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Press Release 00/05


Rome, 14 February 2000 -- The desert locust situation in west and north-west Africa requires careful monitoring following sightings of highly dispersed desert locust populations over large areas in the extreme north west of Mauritania and certain parts of northern Niger and Mali, according to the UN Food and Agriculture Organization (FAO).

Desert locust populations have recently increased in northern Mauritania as a result of unusually heavy rainfall, which has led to favourable breeding conditions. FAO was first alerted to the situation by satellite imagery indicating large areas of green vegetation in a zone where the last major plague began in late 1987.

The locust populations are widely dispersed and as a result only small scale ground control is being applied. However, the situation requires regular monitoring to detect any new populations and stop them from spreading north into neighbouring Morocco and Algeria.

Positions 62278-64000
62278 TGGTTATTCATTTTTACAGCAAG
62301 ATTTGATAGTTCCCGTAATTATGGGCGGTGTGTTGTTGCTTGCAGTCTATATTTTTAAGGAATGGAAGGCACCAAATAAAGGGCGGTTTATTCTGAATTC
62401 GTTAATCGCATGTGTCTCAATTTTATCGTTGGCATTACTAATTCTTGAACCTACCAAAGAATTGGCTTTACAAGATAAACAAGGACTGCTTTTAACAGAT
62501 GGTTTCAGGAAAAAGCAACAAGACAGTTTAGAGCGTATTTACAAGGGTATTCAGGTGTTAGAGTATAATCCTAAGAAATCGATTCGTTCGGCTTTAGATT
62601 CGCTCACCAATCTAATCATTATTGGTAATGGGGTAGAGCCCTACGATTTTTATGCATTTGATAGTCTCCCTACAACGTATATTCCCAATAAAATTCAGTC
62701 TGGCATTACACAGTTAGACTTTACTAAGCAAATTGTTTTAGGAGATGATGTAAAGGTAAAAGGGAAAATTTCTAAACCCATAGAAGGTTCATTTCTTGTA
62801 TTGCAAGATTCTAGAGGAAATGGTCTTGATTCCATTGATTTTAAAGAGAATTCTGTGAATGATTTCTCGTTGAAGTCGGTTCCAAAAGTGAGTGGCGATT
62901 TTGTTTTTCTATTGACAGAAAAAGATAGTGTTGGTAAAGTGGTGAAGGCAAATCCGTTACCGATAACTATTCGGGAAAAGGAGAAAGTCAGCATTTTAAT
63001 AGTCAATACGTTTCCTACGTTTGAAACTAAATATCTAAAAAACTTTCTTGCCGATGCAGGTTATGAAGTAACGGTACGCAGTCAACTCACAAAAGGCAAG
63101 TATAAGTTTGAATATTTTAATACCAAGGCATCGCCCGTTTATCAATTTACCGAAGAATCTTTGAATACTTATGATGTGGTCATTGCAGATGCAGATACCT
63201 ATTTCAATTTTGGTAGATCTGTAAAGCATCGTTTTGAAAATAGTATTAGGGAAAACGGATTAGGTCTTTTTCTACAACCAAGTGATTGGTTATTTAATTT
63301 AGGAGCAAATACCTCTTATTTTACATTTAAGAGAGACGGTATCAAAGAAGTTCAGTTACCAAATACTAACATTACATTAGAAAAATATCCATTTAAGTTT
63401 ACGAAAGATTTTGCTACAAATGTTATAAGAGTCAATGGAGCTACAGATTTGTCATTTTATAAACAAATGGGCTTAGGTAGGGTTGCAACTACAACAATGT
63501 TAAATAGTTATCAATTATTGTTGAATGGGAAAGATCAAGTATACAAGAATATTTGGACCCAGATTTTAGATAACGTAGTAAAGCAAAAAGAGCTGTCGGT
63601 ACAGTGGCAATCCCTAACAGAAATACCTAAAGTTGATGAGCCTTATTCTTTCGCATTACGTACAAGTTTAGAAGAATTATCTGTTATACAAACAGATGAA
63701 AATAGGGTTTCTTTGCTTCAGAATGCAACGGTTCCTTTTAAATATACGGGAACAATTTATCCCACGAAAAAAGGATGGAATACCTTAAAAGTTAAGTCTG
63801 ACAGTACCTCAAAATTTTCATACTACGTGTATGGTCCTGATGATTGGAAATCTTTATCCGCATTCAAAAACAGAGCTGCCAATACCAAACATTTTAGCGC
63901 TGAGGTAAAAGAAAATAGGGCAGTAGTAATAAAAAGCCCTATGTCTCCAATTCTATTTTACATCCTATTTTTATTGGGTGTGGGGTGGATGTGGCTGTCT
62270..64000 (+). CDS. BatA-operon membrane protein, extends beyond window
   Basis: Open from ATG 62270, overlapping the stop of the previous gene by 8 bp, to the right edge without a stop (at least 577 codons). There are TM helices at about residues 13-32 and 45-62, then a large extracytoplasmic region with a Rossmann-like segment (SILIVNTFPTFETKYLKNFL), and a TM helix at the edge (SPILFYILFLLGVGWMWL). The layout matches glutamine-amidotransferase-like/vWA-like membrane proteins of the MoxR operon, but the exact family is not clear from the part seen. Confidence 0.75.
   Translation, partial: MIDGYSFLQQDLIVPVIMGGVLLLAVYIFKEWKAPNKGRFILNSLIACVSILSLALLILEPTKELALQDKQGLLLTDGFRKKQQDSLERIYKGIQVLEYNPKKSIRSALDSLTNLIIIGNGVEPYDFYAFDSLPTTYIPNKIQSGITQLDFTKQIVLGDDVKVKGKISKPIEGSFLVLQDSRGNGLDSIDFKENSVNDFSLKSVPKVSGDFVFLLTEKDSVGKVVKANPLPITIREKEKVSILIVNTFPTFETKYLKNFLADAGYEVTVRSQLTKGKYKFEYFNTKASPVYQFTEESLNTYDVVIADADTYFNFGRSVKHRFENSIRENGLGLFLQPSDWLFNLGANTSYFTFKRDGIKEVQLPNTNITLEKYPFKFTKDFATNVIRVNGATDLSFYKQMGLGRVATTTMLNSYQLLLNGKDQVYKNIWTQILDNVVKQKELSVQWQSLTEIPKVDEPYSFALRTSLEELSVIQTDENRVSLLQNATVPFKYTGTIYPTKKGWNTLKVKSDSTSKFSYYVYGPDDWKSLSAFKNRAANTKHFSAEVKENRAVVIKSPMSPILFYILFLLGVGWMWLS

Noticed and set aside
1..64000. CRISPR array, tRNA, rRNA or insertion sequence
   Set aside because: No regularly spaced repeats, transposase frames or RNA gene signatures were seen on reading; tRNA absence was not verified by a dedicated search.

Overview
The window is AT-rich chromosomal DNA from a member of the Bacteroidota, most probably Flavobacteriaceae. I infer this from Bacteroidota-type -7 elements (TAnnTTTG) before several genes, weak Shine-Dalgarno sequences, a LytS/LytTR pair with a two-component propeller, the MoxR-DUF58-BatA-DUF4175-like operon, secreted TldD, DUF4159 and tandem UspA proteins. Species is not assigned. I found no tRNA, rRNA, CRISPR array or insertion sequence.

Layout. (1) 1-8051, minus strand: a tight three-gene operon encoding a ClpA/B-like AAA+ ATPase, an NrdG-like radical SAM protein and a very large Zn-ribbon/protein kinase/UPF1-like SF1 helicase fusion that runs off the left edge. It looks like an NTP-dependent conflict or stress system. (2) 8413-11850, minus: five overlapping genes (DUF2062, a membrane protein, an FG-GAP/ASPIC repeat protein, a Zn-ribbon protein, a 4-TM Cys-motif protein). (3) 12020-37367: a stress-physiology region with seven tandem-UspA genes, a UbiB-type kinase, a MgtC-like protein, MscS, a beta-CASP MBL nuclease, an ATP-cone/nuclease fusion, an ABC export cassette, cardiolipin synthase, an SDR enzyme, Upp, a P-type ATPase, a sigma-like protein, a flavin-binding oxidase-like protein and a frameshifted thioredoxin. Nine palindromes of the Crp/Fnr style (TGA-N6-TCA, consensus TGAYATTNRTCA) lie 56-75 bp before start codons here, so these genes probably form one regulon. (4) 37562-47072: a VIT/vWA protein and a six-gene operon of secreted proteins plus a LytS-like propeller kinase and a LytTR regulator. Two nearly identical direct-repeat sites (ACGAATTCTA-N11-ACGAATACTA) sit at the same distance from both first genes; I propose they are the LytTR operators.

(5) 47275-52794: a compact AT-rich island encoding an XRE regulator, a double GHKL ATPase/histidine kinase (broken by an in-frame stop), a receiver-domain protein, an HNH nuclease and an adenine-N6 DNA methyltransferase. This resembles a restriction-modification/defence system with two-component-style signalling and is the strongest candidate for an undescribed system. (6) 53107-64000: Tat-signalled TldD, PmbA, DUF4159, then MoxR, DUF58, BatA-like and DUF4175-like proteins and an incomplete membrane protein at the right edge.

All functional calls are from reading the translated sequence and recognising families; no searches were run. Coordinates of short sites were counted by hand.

Northern Mauritania, the southern region of Morocco and western Algeria are traditional breeding grounds for desert locusts during the springtime. If desert locusts were to move north, an outbreak could develop, threatening crops and pastures.

In the Near East, FAO is reporting only insignificant numbers of desert locusts on the Red Sea coastal plains of Sudan. A similar situation is expected along the coastal plains between Qunfidah district in Saudi Arabia and the Yemeni border as well as on the coastal border between Egypt and Sudan.

FAO urges all countries affected or threatened by the desert locust to report regularly to the FAO Locust Group in Rome, Italy so that forecasters can monitor the situation and keep countries and donors informed.


For further information, please contact Mr. Salah Al Bazzaz, FAO Media Relations: Tel. (0039) 06 5709 6328, Fax (0039) 06 5705 4974, or consult the FAO web site at

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